The kit ligand (KL) is one of several growth factors that are active as transmembrane molecules and can also be proteolytically cleaved to yield soluble forms. We have investigated the signals and structural determinants that control the cleavage of KL. Presentation at the membrane appears to be critical, because no cleavage occurs in variants that lack a transmembrane domain. Signals in the cytoplasmic domain do not seem to be required, because cleavage was not blocked by removal of the C-terminal valine residue, deletion of the whole cytoplasmic tail, or the replacement of the cytoplasmic tail that occurs in the Sl(17H) mutation. KL thus appears to differ from transforming growth factor-α, which apparently requires a C-terminal valine as a signal for cleavage. Although proteolysis must be tightly restricted to the correct cell surface proteins and sites within each protein, cleavage of KL does not seem to be determined entirely by a requirement for a specific substrate sequence. However, the effects of deletion or insertion variants of KL suggest that cleavage may be limited to sites within a specific range of distances from the cell membrane.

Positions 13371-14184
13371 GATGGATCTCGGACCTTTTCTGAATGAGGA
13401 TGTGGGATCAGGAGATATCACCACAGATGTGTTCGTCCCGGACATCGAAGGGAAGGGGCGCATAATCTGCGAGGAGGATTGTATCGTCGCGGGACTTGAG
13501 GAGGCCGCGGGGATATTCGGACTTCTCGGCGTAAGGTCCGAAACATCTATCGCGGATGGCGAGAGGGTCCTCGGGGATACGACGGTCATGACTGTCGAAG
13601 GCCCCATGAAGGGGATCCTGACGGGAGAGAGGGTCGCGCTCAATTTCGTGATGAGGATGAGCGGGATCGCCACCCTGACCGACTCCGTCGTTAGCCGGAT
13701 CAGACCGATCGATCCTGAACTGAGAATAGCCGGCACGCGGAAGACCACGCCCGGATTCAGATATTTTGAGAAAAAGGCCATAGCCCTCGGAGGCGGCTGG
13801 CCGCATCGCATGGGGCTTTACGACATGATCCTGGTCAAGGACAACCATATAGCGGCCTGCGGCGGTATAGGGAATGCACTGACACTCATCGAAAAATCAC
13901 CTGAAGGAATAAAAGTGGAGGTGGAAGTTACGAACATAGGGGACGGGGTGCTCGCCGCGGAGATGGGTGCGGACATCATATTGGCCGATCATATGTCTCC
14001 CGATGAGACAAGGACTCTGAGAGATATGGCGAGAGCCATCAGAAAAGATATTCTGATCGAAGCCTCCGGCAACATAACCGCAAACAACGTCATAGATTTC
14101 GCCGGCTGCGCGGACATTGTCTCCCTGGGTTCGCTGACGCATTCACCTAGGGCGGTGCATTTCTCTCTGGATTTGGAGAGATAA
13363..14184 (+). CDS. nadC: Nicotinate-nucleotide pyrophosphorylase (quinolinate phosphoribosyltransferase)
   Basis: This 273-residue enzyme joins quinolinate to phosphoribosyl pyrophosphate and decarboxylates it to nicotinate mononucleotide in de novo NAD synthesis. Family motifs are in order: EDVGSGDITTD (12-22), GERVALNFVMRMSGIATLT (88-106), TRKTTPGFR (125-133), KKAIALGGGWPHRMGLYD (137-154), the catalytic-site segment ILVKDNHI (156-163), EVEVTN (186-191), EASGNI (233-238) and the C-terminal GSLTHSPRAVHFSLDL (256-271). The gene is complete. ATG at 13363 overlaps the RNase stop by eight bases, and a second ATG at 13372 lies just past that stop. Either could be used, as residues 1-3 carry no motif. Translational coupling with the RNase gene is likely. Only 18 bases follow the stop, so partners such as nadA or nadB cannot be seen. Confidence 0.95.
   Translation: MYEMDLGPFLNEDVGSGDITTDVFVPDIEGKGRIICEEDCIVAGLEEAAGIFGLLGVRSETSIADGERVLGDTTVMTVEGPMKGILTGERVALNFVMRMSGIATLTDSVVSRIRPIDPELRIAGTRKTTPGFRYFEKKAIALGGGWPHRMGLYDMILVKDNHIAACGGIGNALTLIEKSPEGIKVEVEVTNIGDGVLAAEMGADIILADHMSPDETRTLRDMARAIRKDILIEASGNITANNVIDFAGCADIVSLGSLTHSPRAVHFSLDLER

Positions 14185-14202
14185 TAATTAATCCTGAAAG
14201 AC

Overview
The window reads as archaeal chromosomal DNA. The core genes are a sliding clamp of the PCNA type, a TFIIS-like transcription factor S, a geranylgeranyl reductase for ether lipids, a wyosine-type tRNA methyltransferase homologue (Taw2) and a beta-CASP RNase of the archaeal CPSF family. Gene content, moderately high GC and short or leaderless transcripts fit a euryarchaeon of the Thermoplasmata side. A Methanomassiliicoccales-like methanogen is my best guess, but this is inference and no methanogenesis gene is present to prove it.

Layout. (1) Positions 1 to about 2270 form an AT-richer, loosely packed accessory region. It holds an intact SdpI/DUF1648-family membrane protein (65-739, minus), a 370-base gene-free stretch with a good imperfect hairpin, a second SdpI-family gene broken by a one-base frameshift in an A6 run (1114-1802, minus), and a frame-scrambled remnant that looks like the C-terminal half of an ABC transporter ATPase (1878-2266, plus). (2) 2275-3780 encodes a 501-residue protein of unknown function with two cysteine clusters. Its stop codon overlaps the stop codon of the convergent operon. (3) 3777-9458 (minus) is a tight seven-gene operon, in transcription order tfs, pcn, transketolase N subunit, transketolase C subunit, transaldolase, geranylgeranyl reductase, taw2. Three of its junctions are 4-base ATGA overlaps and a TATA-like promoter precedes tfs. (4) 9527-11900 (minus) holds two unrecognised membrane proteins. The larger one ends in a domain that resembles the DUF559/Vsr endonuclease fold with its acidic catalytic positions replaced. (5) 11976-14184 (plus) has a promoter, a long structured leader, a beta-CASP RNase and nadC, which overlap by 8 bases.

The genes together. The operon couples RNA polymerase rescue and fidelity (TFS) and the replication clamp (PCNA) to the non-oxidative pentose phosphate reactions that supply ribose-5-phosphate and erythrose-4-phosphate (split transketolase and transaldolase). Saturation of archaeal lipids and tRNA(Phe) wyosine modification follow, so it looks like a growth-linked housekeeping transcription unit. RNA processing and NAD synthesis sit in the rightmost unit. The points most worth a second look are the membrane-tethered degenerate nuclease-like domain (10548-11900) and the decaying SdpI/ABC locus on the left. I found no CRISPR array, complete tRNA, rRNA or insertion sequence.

|Original language||English (US)|
|Number of pages||11|
|Journal||Molecular Biology of the Cell|
|State||Published - Sep 1994|
ASJC Scopus subject areas
- Cell Biology
- Molecular Biology